Showing posts from January, 2020

New Titles in the Library

Basil Glynn’s The Mummy on Screen: orientalism and monstrosity in horror cinema explores the history of the Mummy film, analysing lost, half-forgotten films alongside chilling classics. By focusing on the Mummy's development from the silent era, all the way through its myriad incarnations in classic Universal and Hammer films, Glynn suggests the cinematic Mummy needs to be understood in terms of ‘changing discourses of race (in particular Orientalism), trangressive romance and monstrosity’ in order to truly appreciate its continued appeal to audiences. When it was broadcast by the BBC in 1974, Penda’s Fen startled audiences with its tale of an English village rector’s son coming of age amidst folkloric visions of pagan wonderment and anguished sexual awakening. Edited by Matthew Harle and James Machin, Of Mud & Flame: The Penda’s Fen Sourcebook is a deep-map of the film containing contributions from scholars (including Adam Scovell, William Fowler, Beth Whalley and

31 (2016)

A group of carnival sideshow workers are abducted and forced to fight for their lives against a gang of killer clowns as mysterious, bewigged oligarchs in aristocratic period garb wager bets on who will survive. 31 is a film about violence as entertainment and death as spectacle. It’s a film about the depths of human depravity. It’s also about survival and the things rational, sane and civilised people will do when they are backed into a corner and forced to fight for their lives. While it riffs on the likes of similarly themed films such as The Most Dangerous Game (1932), The Running Man (1987) and Death Race (1975), it is all, obviously, presented in Rob Zombie’s inimitable and furiously violent style. Like so much of Zombie’s film work, 31 has strong echoes of Tobe Hooper’s The Texas Chain Saw Massacre (1974), though more so of its sequel (1986), both stylistically and in its fiendishly warped sense of humour. Film scholar Robin Wood once said The Texas Chain Saw Massa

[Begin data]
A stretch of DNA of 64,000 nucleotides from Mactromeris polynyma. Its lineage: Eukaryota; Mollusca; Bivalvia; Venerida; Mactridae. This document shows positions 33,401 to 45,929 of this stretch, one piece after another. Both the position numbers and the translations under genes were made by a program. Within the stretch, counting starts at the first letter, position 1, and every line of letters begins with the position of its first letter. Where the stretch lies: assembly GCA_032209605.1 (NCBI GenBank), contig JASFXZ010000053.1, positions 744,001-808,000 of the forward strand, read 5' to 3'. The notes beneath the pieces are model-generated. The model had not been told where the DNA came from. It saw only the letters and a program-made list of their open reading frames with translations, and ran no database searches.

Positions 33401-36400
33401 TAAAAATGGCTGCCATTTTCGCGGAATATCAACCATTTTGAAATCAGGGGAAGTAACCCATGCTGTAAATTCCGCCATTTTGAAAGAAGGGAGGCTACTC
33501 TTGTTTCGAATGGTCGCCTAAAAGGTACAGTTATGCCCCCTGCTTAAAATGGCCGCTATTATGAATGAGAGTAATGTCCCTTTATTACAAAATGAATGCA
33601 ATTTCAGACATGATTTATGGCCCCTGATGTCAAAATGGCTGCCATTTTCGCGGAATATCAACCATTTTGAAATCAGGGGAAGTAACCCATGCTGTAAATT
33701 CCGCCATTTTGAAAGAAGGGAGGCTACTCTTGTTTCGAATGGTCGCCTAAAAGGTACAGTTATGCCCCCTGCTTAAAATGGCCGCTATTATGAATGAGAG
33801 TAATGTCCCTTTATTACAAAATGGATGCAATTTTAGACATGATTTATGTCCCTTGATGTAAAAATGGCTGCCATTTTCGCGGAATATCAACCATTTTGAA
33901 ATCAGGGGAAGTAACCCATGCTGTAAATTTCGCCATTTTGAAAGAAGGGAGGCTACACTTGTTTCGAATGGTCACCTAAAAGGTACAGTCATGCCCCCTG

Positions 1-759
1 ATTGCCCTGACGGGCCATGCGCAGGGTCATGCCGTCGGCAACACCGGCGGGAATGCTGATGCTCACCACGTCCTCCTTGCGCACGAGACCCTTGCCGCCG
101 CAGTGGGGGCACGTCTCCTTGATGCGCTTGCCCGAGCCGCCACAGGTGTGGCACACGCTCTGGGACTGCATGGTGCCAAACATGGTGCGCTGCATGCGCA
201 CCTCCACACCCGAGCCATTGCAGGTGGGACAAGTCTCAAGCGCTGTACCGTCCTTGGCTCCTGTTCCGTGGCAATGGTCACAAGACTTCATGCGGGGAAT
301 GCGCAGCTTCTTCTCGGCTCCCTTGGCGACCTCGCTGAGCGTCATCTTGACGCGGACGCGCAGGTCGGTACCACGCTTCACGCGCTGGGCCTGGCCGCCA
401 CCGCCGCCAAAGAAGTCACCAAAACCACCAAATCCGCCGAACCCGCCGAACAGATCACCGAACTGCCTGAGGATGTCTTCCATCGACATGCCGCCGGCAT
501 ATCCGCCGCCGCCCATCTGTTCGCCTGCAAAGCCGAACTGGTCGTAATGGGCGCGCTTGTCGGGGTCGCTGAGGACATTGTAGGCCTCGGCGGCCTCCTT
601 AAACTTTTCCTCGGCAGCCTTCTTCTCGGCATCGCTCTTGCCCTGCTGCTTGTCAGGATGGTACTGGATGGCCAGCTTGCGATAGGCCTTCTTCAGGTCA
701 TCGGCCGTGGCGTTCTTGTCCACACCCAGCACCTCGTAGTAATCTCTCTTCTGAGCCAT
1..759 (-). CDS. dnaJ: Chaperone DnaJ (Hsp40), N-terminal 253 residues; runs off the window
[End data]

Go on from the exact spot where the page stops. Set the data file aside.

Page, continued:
Lurking in the Stacks

I recently moved to London to work as a Library Assistant at the British Film Institute's Reuben Library. The library holds a vast collection of material relating to all aspects of cinema and the moving image. Due to spacial limitations, the collection, which includes books, journals, periodicals, magazines, annuals, pamphlets and reports etc., is held across three locations: the library reading room, the closed access stacks beneath Southbank (where the library is located) and at the multimedia vaults at the archive in Berkhamsted, Hertfordshire. Managing the collection, and the circulation of its contents, and ensuring we know where items are and when, really keeps us on our toes! Much of the library's collection held at the vaults has been collected and stored with care over the years, and there's a lot of really old and super rare material there, including now long out of print publications. It's important to preserve these items as they are part of our cinem